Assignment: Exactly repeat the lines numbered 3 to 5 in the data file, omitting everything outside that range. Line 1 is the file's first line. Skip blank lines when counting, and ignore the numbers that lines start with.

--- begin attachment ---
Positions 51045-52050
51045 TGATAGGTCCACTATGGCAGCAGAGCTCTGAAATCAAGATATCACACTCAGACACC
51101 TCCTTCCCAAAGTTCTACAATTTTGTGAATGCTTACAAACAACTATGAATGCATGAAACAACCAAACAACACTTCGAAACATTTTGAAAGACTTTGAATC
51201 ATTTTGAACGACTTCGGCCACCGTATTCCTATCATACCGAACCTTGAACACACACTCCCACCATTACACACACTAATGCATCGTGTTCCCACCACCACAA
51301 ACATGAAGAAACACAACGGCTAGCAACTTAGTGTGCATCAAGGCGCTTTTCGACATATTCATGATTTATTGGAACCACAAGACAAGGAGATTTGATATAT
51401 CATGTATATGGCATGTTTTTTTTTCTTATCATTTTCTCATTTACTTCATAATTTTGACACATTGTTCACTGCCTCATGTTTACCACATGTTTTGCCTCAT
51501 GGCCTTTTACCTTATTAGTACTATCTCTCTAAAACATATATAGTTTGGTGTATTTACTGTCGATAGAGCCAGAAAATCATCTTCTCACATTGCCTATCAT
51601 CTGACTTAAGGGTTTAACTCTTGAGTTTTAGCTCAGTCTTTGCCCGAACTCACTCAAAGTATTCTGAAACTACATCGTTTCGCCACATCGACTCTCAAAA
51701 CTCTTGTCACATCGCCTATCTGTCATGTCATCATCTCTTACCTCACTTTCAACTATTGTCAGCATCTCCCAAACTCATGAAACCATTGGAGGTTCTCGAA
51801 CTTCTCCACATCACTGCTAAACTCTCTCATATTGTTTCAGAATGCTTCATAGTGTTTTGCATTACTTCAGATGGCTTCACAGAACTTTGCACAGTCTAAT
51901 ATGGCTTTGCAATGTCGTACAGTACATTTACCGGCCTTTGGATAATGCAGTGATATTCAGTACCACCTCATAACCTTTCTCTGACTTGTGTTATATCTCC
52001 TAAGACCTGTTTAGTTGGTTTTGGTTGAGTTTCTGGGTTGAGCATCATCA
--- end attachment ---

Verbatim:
51101 TCCTTCCCAAAGTTCTACAATTTTGTGAATGCTTACAAACAACTATGAATGCATGAAACAACCAAACAACACTTCGAAACATTTTGAAAGACTTTGAATC
51201 ATTTTGAACGACTTCGGCCACCGTATTCCTATCATACCGAACCTTGAACACACACTCCCACCATTACACACACTAATGCATCGTGTTCCCACCACCACAA
51301 ACATGAAGAAACACAACGGCTAGCAACTTAGTGTGCATCAAGGCGCTTTTCGACATATTCATGATTTATTGGAACCACAAGACAAGGAGATTTGATATAT